EA Not as Bad as It Seems, According to Matt Bilbey

EA's Vice president of strategic development, Matt Bilbey, talks about the support it gives to independent development and its plans to offer a Netflix-style service.

By itsamurray, Posted 09 Jul 2019

Electronic Arts did not enjoy an excellent reputation from the public or from developers the last couple of years. This bad reputation is due to various corporate policies that, over the years, have given the Californian company a discreet collection of bad episodes ranging from mass layoffs to bad working conditions of employees. To to tell the truth, situations such as those mentioned above characterize the video game industry as a whole and at all levels, whether the company is big or small.

Vice president of strategic development of Electronic Arts, Matt Bilbey, does not accept to take on the role of the bad guy: "I have been in EA for 25 years and I still fight against that external perception that sees us as a group of bad guys", he confessed to Gamesindustry.biz. "We love making games and playing them. Unfortunately, when we make mistakes the whole world comes to know of it because of its size and proportions." To run in defence of his own company, Bilbey cites the EA Originals program, through which the publisher finances the projects of the small developers by retaining only a part of the profits necessary to cover the expenses. A rather unusual type of agreement, and very far from the logic of the publisher that we used to know, but which is certainly not a form of charity.

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Beyond the partly philanthropic aspect of the company, Originals is also a way to flesh out the catalogues of those services on which the company seems to have focused a lot on. “We think that streaming will extend the geography and typology of gamers", explains Bilbey, "and then there's the subscription format, which is how we all enjoy music and other media today ... put these two things together and the proposal becomes quite interesting. But precisely because of this, as an industry we need more games, large, small and of all kinds". The idea is similar to that of Netflix Originals - and even the name, although Bilbey points out that EA has thought of it before the streaming service did. Subscriptions are a great insurance for the company for the future and it was not by chance that it was one of the first to embrace the concept of video games as "services".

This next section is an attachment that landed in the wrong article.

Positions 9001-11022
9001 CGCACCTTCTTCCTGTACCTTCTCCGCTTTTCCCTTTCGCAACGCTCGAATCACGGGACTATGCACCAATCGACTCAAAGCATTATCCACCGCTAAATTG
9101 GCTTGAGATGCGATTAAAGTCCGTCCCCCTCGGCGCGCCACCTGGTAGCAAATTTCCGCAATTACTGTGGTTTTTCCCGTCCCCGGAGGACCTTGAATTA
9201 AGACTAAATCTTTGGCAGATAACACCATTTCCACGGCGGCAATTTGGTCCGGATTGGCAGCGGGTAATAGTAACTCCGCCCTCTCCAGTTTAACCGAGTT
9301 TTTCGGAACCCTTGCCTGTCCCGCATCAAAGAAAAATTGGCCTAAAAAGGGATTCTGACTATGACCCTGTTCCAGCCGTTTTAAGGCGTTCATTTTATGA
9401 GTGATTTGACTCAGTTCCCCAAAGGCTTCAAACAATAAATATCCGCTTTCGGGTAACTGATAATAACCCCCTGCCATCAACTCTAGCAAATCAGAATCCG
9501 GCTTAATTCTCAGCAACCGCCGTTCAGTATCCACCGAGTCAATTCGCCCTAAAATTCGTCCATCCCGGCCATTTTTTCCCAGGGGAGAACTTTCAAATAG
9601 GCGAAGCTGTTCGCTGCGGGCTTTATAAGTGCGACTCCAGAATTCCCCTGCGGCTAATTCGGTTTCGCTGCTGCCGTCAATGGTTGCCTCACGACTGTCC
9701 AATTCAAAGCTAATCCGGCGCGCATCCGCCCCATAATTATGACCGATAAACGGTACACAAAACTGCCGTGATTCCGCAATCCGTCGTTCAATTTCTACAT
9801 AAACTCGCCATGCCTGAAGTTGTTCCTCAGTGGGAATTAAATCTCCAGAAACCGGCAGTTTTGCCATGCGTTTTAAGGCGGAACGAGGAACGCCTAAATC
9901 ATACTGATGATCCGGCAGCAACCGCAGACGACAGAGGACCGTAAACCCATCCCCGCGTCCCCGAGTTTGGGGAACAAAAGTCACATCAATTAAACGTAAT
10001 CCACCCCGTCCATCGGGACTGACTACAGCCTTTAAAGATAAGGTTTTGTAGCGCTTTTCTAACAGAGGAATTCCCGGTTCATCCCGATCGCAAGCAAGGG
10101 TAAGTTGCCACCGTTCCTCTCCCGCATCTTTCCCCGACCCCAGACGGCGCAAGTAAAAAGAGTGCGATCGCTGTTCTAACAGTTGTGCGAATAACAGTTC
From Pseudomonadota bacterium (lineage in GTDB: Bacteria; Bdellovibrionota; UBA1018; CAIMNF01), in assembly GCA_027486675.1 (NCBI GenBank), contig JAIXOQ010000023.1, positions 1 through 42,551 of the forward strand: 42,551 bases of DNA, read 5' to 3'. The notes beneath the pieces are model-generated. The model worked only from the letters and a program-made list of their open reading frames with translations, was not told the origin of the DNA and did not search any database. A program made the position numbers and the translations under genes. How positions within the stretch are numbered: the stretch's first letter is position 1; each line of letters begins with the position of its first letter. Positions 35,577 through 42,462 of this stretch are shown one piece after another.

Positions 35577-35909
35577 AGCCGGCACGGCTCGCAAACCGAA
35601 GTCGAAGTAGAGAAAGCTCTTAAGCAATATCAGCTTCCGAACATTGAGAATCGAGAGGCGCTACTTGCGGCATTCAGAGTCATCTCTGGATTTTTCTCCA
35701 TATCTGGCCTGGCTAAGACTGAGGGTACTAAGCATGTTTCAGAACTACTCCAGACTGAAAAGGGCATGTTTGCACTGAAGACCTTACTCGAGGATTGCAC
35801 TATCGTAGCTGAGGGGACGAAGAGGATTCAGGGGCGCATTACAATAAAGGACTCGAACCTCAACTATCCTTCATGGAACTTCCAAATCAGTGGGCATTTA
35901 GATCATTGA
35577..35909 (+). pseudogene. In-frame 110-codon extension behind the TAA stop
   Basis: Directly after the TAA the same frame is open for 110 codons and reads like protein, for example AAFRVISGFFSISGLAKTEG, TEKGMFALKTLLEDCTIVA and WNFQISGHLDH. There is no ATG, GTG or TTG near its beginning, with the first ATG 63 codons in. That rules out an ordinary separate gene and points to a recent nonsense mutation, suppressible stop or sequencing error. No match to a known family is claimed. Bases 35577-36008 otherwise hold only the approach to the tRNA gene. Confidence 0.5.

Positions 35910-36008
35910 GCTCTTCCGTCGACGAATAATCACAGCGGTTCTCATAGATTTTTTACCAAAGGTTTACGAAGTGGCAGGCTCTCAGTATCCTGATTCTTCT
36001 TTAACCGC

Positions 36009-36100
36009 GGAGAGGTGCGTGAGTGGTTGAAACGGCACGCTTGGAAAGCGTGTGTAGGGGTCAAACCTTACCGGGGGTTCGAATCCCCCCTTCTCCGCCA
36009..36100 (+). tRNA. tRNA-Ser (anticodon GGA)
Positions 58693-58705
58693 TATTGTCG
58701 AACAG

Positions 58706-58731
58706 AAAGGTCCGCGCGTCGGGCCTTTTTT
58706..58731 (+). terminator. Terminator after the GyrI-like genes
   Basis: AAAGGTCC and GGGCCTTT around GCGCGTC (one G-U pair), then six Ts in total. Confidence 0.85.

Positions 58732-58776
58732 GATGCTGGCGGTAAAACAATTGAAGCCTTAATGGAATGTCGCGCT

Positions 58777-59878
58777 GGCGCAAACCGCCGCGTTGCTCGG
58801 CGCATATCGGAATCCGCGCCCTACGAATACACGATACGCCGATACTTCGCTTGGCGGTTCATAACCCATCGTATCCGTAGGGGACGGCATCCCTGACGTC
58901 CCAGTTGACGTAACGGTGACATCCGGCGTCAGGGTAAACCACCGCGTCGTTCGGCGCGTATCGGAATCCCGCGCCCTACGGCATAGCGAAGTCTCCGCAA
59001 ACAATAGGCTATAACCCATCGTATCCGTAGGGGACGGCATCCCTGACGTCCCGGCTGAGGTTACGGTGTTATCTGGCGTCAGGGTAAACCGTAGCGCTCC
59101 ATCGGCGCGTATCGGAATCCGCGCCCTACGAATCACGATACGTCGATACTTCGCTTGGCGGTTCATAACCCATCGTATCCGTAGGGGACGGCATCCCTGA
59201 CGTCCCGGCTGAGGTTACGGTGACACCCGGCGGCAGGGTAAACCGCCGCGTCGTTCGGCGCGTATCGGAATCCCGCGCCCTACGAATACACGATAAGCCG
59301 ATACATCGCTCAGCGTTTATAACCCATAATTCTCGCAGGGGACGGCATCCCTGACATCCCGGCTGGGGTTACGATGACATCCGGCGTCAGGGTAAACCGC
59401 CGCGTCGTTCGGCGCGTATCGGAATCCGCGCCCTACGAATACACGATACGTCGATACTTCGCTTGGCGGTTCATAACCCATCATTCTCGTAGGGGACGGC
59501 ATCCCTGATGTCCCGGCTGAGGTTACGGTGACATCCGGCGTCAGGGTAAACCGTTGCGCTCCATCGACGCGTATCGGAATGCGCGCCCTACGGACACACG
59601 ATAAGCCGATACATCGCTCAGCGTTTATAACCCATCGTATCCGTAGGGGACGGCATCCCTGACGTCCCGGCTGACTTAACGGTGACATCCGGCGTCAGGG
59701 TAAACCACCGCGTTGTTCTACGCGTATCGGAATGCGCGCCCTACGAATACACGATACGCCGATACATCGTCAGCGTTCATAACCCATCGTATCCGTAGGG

EA’s shares have fallen by almost 5% just this weekend. According to CNBC, the cause would be the not so exciting results registered since the launch of season 2 of Apex Legends, which in a few months has practically halved its fanbase on Twitch (50,000 views for the newly updated game against the 100,000 of March), proving that, after all, predicting the future is not easy for anyone.

Andrew Murray, NoobFeed

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General Information

Apex Legends


Platform(s): Xbox One, PS4, PC
Publisher(s): EA
Developer(s): Respawn Entertainment
Genres: First-person Shooter
Themes: Science-Fiction
Release Date: 2019-02-04

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